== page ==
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Book 31

  1. Grossmith, George & Weedon — The Diary of a Nobody (166 pages)
  2. McCarthy, Cormac — Blood Meridian (334 pages)
  3. Moore, Alan & Dave Gibbons — Watchmen (399 pages)
  4. Moore, Christopher — Lamb: The Gospel According to Biff, Christ's Childhood Pal (507 pages)
  5. Murger, Henri — The Bohemians of the Latin Quarter (381 pages)
  6. Walk with Me: A Lenten Journey of Prayer for 2009 (98 pages)
  7. Douglas, Lloyd C. — The Robe (438 pages)
  8. Robinson, Marilynne — Gilead (281 pages)
  9. Jerome, Jerome K. — Three Men in a Boat (182 pages)
  10. Satrapi, Marjane — Persepolis (343 pages)
  11. Dodge, Jim — Fup (121 pages)
  12. Bauby, Jean-Dominique — The Diving-Bell and the Butterfly (114 pages)
  13. Fleming, Ian — Casino Royale (219 pages)
  14. Blake, Quentin — Clown (30 pages)
  15. Weigel, George — The Courage To Be Catholic (249 pages)
  16. Ishiguro, Kazuo — The Remains of the Day (255 pages)
  17. Orwell, George — Animal Farm (125 pages)
  18. Garner, James Finn — Politically Correct Bedtime Stories (81 pages)
  19. Robinson, Marilynne — Home (339 pages)
  20. Opera Magazine — Basses in Opera: Profiles of thirteen great basses (96 pages)
  21. Beaumarchais, Pierre-Augustin Caron de — The Figaro Trilogy (David Coward, transl.) (335 pages)
  22. Keyes, Daniel — Flowers for Algernon (217 pages)
  23. Bök, Christian — Eunoia (94 pages)
  24. Zweig, Stefan — Chess (76 pages)
  25. Kinney, Jeff — Meet the Wimpy Kid (55 pages)
  26. Lovecraft, H.P. — At the Mountains of Madness (188 pages)
  27. Blatty, William Peter — The Exorcist (307 pages)
  28. Williamson, Jack — Darker Than You Think (266 pages)
  29. Pelevin, Victor — Omon Ra (152 pages)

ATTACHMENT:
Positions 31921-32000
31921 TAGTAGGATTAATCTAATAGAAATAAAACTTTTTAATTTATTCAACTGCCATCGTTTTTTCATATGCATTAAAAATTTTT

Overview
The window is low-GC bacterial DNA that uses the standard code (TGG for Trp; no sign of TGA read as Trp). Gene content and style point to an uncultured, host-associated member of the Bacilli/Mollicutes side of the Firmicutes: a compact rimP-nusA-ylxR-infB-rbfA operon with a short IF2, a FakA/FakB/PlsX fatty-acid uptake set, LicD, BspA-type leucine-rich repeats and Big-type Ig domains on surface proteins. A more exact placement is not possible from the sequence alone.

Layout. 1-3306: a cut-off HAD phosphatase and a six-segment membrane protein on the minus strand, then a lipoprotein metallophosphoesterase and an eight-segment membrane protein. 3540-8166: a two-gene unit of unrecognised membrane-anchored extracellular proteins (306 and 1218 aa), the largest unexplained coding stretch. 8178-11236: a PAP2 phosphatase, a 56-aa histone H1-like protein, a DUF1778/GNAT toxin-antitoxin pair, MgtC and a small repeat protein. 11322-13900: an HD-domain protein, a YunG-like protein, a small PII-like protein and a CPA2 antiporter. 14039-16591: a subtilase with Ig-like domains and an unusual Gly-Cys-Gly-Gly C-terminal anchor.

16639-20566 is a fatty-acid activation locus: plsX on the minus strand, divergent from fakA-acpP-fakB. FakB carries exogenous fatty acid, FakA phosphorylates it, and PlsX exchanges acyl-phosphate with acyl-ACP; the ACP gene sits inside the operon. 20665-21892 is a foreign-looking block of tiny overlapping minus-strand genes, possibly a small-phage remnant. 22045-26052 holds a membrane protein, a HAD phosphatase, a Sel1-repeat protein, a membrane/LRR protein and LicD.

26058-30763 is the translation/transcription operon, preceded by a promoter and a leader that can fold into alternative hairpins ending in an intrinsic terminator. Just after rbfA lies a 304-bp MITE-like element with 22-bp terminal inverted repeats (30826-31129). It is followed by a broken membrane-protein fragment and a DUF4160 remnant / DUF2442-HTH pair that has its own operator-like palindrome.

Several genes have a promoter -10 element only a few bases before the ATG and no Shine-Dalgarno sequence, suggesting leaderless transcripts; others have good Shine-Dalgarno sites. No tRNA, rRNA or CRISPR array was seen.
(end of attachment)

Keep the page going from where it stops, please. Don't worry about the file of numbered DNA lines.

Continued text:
30. Molière — Five Plays: The Misanthrope, Tartuffe, The School for Wives, The Miser, The Hypochondriac [transl. Richard Wilbur, Alan Drury] (428 pages)
  31. Duffy-Korpics, Lisa — Tales from a Dog Catcher (255 pages)

Page count: 7131.

I received Tales from a Dog Catcher as part of a book giveaway from Goodreads. I had forgotten I'd requested it and, to be honest, had low expectations.

Tales from a Dog Catcher is a collection of essays recounting the author's experiences during her time as Animal Control Officer in a town outside of New York City. These sorts of books have the tendency to degenerate into trite sentimentality, with vacuous prose snapshots of cloyingly cute animals.

But this wasn't the case with Duffy's book, a fact she announces in her first essay, a bleak, wintry tragedy. She simply told the stories that were there. Some of them are happy and uplifting, some of them made me laugh out loud, and one or two left me misty-eyed or angry.

Duffy's language is easy and engaging. She writes with down-to-earth humility, frankness, and insight, possessing an acute awareness of her shortcomings and strengths. And though much of the book is introspective in nature, she always lets the animals and people she deals with be the focal point of her stories.

I was very pleasantly surprised by Tales from a Dog Catcher, which more than exceeded my expectations. I found myself eagerly turning back to it in my spare moments and was sad when there were no more stories to read. I would recommend this not just to animal lovers but to all.

Comments

( 1 comment — Leave a comment )
am0
Dec. 28th, 2009 08:52 pm (UTC)
Dog Tales
The book is rated five stars on Amazon and is available in Kindle format. I ordered it and it is probably on my Kindle by now.
( 1 comment — Leave a comment )

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